It can be difficult to stay on top of all of the demands you have to find, create and deliver quality content on a consistent basis for your members. You have a lot on your plate and when you have to make a choice between putting out a fire or engaging your members….well, you know which one you have to choose.
I spent 12 years as a television news producer where it was my job to produce newscasts that delivered information to an audience of well over 100,000 people each day. As I was telling a fond memory of a newsroom “war story” the other day, it occurred to me that those lessons learned and habits developed over more than a decade of a career in information delivery, just might come in handy for folks who are having a hard time keeping up with content demands.
So, indulge me for a moment and imagine that you are a news producer and that your “newscasts” are your social media accounts, your chamber blog, your newsletter, etc. Think about how you could apply these ideas to your chamber of commerce social media strategy to keep the content pipelines to your members flowing.
Don’t Underestimate the Value of an Editorial Calendar
It’s a staple in the news business. It may seem like a bit of work, but spending a little time on an editorial calendar will pay off in plenty of ways. For one thing, it is a time saver. If you invest a little time on the front end coming up with ideas and plugging them into the calendar, when you do have time to write a blog article or post to your social media accounts, your topics are waiting for you. No need to waste time trying to figure out what you are going to write. Following an editorial calendar will help you be more consistent in frequency and make it seem less like work.
Think of the editorial calendar as a communications plan for content ideas. And since your chamber of commerce social media strategy may have you producing content for multiple platforms (social media, blog, newsletter etc.), include them all in your editorial calendar so you have a big picture view of what you are putting out there. It will help you identify holes in your “coverage” and opportunities to expand your coverage of a single topic across multiple platforms.
Build An Idea Factory
Have you ever watched a news program and thought to yourself, it must have been a slow news day?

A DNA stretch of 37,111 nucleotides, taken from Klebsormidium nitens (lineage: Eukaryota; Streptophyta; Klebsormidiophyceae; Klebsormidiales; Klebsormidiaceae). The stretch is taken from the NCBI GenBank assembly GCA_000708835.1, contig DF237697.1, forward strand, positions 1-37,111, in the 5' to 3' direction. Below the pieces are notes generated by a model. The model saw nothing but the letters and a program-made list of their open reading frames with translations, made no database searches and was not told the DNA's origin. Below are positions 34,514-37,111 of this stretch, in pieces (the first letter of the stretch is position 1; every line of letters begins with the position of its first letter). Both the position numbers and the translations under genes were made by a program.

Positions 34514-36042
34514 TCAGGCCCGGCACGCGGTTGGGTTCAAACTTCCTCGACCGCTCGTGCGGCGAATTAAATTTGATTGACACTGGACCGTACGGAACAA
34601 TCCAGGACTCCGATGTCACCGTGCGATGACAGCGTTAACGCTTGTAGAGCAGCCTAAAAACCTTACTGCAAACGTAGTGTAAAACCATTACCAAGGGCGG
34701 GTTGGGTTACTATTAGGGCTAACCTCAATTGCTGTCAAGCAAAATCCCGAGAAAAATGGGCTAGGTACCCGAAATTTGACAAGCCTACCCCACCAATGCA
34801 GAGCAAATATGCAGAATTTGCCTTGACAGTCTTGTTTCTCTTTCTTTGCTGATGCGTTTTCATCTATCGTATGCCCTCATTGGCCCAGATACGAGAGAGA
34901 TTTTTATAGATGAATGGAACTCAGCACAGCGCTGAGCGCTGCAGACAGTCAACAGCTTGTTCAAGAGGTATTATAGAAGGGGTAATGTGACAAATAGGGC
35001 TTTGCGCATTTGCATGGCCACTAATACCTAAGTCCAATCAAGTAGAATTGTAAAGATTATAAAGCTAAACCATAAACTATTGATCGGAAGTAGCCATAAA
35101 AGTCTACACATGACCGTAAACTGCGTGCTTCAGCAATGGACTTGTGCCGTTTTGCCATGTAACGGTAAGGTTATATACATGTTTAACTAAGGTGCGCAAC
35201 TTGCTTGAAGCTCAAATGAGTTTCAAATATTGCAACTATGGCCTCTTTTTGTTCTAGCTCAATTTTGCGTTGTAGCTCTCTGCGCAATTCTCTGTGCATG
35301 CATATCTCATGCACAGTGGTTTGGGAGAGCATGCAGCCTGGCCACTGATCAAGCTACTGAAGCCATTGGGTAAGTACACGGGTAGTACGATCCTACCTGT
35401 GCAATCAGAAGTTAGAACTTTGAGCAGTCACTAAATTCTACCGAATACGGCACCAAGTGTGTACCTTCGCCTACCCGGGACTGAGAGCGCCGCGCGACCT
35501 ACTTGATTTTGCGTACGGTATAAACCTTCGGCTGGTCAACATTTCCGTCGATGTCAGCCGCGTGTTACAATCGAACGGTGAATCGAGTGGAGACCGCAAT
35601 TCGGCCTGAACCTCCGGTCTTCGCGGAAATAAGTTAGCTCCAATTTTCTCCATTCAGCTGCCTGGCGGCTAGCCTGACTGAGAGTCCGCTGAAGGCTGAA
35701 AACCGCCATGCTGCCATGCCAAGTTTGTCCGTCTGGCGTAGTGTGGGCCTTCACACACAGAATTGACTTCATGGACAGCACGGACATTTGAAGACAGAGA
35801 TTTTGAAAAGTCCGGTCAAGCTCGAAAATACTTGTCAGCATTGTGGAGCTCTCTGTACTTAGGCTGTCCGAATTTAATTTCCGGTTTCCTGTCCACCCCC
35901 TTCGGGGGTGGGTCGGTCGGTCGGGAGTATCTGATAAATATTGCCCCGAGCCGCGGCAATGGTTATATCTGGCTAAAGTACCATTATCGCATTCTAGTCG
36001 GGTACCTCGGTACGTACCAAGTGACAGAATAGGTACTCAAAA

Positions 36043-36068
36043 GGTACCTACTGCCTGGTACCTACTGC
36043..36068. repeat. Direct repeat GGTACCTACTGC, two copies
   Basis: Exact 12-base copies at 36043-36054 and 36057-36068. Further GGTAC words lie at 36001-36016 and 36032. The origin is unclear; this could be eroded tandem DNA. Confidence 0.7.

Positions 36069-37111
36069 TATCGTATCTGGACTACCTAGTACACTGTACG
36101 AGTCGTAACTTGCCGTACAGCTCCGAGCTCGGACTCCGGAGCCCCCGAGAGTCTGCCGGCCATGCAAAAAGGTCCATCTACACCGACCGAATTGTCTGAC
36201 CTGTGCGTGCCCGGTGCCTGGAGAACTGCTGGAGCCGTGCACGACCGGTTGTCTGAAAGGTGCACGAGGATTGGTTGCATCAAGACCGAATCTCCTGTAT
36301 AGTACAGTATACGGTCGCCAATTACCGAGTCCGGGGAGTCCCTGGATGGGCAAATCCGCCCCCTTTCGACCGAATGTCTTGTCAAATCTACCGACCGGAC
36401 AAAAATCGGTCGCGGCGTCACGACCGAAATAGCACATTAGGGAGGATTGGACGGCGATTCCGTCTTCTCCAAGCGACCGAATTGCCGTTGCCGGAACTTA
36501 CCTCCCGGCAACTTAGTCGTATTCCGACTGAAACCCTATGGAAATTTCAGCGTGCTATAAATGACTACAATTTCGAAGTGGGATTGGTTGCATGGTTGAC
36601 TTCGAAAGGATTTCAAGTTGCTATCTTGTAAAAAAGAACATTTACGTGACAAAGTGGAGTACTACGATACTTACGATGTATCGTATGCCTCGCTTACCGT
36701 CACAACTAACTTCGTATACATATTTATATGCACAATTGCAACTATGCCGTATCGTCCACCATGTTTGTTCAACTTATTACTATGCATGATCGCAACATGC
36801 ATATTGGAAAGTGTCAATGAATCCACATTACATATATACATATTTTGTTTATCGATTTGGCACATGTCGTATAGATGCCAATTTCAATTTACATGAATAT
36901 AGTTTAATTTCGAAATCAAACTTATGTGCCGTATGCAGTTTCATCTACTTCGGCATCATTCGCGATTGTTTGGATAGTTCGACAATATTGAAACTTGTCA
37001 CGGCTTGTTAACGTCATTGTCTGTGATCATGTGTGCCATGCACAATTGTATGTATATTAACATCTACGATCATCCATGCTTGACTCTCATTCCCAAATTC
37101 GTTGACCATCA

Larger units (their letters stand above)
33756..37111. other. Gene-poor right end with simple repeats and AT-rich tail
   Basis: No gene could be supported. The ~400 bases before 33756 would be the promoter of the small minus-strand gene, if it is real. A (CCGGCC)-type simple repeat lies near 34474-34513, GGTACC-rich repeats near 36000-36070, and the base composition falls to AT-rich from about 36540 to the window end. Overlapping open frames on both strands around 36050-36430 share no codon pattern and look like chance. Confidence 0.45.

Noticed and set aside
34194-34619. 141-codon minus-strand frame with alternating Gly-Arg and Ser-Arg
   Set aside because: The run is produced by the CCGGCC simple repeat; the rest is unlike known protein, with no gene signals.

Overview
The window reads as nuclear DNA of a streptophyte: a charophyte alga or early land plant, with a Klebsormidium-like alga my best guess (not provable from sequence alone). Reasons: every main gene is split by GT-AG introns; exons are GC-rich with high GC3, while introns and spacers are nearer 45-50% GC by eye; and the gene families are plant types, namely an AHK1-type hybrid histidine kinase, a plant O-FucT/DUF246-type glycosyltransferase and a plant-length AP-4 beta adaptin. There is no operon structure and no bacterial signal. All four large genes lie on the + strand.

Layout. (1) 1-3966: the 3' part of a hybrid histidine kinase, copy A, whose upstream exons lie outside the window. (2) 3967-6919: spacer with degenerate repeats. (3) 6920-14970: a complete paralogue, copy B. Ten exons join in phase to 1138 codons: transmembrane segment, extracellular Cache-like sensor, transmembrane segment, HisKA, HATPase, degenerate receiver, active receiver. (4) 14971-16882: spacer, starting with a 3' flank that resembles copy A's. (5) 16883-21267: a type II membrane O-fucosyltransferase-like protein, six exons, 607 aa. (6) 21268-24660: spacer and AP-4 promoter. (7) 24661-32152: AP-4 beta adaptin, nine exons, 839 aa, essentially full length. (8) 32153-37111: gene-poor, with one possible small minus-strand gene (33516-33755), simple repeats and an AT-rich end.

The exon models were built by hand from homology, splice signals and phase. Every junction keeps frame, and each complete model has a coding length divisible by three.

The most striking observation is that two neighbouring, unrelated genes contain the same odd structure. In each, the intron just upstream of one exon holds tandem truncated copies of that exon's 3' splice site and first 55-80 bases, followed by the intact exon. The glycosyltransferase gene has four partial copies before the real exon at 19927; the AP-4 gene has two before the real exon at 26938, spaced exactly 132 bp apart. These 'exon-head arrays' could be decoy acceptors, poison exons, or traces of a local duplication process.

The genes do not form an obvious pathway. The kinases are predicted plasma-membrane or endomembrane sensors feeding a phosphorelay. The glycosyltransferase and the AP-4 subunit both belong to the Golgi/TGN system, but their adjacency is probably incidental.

Delivering hours and hours of news content on a daily basis isn’t always easy, especially at the local level. But, the show must go on, and it’s the same for you. Your members need to hear from you, but that doesn’t mean you have to come up with all of the ideas on your own.
In my newsroom, we had two editorial meetings a day, one in the morning and one in the afternoon. During those meetings we discussed story ideas, issues and events that needed to be covered. We made our plan, deciding which stories would air in which newscasts and assigning reporters and videographers to cover the stories. Having those discussions and making those plans made the job of producing a newscast not only easier, but possible. In those meetings, the knowledge, experience and perspectives of multiple staff members came together to make decisions about what our viewers needed to know and wanted to know. It made our coverage more interesting and more relevant than it would have been if a single person had been making those decisions.
So, how do you make that model work for you? You certainly don’t need to schedule editorial meetings multiple times a day. But, do you have a monthly staff meeting? Board meeting? Meetings with volunteers? Events where you interact with members? Take a few moments during your interactions with staff, volunteers and members to ask for input on what members need and want to know. Try to find out what’s on your members’ minds, not only related to the chamber, but what’s going on in their businesses? What challenges are they facing? What successes have they experienced? Use their input to develop ideas that you can spin into blog or newsletter articles or social media postings.
Sharing is Encouraged
Well-rounded news coverage comes from a lot of different sources. In a newsroom, producers may use the stories produced by staff reporters, as well as items pulled from the national newsfeed, or news releases sent to the station. You definitely want to be sharing chamber information with your members, but the content that you share doesn’t have to be exclusive to chamber events, programs and services. Find some regular go-to resources for articles that are relevant to business owners and professionals, and make sharing them part of your routine. Encourage your members to send their news releases to you, and push those out through your channels.
To the untrained eye, a broadcast news room may seem a bit chaotic. And though newsrooms are definitely fast-paced, every successful news operation must have structure and organization to keep up with the demands of daily information delivery. While you may not face the same level of deadline pressure, your members still want and need to hear from you. Take a few cues from a newsroom to help you create a chamber of commerce social media strategy that delivers consistent, quality content to your members.